Next, Dwan and Antonius hooked up in another clash of cash game titans. After Sahamies limped with , Dwan made it 4,000 to go with . Antonius called with , as did Elezra with and Sahamies. With 16,600 in the pot, the flop came 10-10-2, with two spades. Antonius decided to slow play his three-of-a-kind, and checked, perhaps hoping to check-raise. However, everyone else checked as well, including Dwan on the button with his flush draw. When the fell on the turn, Antonius bet 11,000. Two folds followed, but Dwan called, and then hit his flush when the was the river card. Antonius bet 32,000, only to have Dwan make a raise to 96,300! Antonius thought for a long time, but he finally called, adding more to Dwan’s ever-growing stack.
Ivey and Dwan went at it in a hand that began with Sahamies raising to 1,800 with . Ivey called with . Dwan then simply called with A-K, and Antonius followed suit with pocket deuces. A flop of 3-A-7 gave Dwan top pair-top kicker, and Ivey middle pair. Dwan bet 5,700 and Ivey called, while the other two folded. Ivey caught his second pair when the hit on the turn. Dwan bet 14,600 this time, and Ivey called once again. When the showed up on the river, Dwan had to feel comfortable that he had a winner, and with 48,400 in the pot, he bet out another 38,300. Ivey called and took it down.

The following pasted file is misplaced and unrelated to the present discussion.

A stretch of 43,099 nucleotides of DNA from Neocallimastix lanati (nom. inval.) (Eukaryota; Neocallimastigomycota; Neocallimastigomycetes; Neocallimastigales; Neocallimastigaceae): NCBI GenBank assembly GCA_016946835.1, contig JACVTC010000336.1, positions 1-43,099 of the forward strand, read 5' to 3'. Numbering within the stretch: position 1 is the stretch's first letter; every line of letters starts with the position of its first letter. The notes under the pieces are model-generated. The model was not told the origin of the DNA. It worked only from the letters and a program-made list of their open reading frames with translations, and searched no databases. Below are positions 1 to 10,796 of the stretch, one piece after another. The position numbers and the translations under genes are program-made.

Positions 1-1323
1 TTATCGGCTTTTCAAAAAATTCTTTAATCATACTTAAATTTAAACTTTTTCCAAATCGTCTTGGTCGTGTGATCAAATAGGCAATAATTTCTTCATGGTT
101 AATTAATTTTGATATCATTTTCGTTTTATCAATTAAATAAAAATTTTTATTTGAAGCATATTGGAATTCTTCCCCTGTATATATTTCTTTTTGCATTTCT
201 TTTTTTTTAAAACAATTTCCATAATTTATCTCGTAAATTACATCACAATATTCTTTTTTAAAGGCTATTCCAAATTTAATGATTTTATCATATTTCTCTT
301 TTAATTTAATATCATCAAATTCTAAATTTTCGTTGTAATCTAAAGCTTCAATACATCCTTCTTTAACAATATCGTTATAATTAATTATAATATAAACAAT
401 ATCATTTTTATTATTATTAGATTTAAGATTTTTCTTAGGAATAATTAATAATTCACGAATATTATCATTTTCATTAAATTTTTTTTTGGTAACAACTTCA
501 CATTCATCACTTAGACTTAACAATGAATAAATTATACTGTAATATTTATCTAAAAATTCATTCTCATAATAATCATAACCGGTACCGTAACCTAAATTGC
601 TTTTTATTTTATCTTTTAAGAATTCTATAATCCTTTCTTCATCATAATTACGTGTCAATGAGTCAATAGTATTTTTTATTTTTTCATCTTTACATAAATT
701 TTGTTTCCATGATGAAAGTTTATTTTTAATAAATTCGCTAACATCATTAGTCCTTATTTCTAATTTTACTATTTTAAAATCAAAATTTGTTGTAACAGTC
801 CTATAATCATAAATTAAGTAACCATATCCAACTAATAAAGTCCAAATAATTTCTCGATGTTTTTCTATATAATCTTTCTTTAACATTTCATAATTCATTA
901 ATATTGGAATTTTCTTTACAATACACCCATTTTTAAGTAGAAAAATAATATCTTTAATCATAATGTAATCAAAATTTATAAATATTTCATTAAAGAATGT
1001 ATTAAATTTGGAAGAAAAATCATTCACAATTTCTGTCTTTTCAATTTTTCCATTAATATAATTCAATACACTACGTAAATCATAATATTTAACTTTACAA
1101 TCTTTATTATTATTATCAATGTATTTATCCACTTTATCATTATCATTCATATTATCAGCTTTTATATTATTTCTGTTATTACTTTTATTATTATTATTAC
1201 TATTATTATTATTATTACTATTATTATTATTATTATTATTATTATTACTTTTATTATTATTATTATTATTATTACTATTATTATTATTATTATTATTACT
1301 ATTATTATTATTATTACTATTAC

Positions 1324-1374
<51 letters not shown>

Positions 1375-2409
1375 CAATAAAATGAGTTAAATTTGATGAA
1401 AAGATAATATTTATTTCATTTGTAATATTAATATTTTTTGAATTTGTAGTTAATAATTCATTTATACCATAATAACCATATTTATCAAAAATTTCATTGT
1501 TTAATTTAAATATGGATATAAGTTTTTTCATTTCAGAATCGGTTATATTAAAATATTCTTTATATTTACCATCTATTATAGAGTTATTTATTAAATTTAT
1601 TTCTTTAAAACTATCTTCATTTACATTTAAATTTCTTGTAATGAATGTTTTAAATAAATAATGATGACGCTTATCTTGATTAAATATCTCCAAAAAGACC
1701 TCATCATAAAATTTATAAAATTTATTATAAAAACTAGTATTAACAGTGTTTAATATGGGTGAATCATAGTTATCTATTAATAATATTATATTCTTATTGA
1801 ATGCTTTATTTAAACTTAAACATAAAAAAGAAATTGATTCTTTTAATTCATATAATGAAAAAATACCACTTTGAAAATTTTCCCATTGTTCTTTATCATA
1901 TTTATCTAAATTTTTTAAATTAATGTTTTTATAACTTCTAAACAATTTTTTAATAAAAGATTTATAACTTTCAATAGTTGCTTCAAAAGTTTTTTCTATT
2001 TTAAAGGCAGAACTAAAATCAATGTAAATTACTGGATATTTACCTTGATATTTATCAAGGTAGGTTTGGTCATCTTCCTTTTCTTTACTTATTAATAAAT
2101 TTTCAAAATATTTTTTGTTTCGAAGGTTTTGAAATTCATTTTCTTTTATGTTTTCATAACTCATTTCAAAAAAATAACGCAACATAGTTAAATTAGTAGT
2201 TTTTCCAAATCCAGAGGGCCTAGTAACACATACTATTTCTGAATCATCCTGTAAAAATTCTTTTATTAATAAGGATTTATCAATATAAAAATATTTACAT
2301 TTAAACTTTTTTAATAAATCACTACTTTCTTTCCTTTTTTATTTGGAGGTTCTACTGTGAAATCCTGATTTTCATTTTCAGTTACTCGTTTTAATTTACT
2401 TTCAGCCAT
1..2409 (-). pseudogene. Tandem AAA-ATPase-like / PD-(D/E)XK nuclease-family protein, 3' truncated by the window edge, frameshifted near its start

By this point in the game, the players had agreed to raise the blinds to 300-600, while keeping the 100 ante. Elezra straddled, only to have Sahamies double-straddle to 2,400 and Ivey triple-straddle to 3,600! Lederer raised to 19,800 in the big blind with pocket eights, only to have Ivey push all-in with a pair of nines! Lederer considered making the call, but finally folded.
Dwan and Sahamies tussled again in a hand that Dwan started off with a raise to 2,200 with pocket jacks. Antonius called with , as did Elezra with . Sahamies, who had unsuccessfully been trying to get on track all week with his usually aggressive game, then went all-in with . Dwan explained that he felt he had an automatic call, because Sahamies had been playing a 50,000 black or red proposition bet with Ivey, so Dwan expected him to have two red cards trying to avoid even seeing a flop. Of course, he probably didn’t want to see those two particular cards, however, his thinking was correct, and he went into the flop ahead of Sahamies. The board played out with no aces or kings, and Dwan busted Sahamies yet again.
After the first week’s play, Dwan is, thus far, the big winner, being up over 300,000. Sahamies, on the other hand, is stuck over 200,000, and Lederer, who never really overcame the early cracking of his aces, is down more than 100,000. Antonius is also losing, being 80,000 in the red. Elezra and Phil Ivey are both profitable, but by substantially smaller amounts than Dwan. The game is as interesting as was promised by the line-up, and there should be even more fireworks next week. See you then!
*Read Clearspine’s Blog*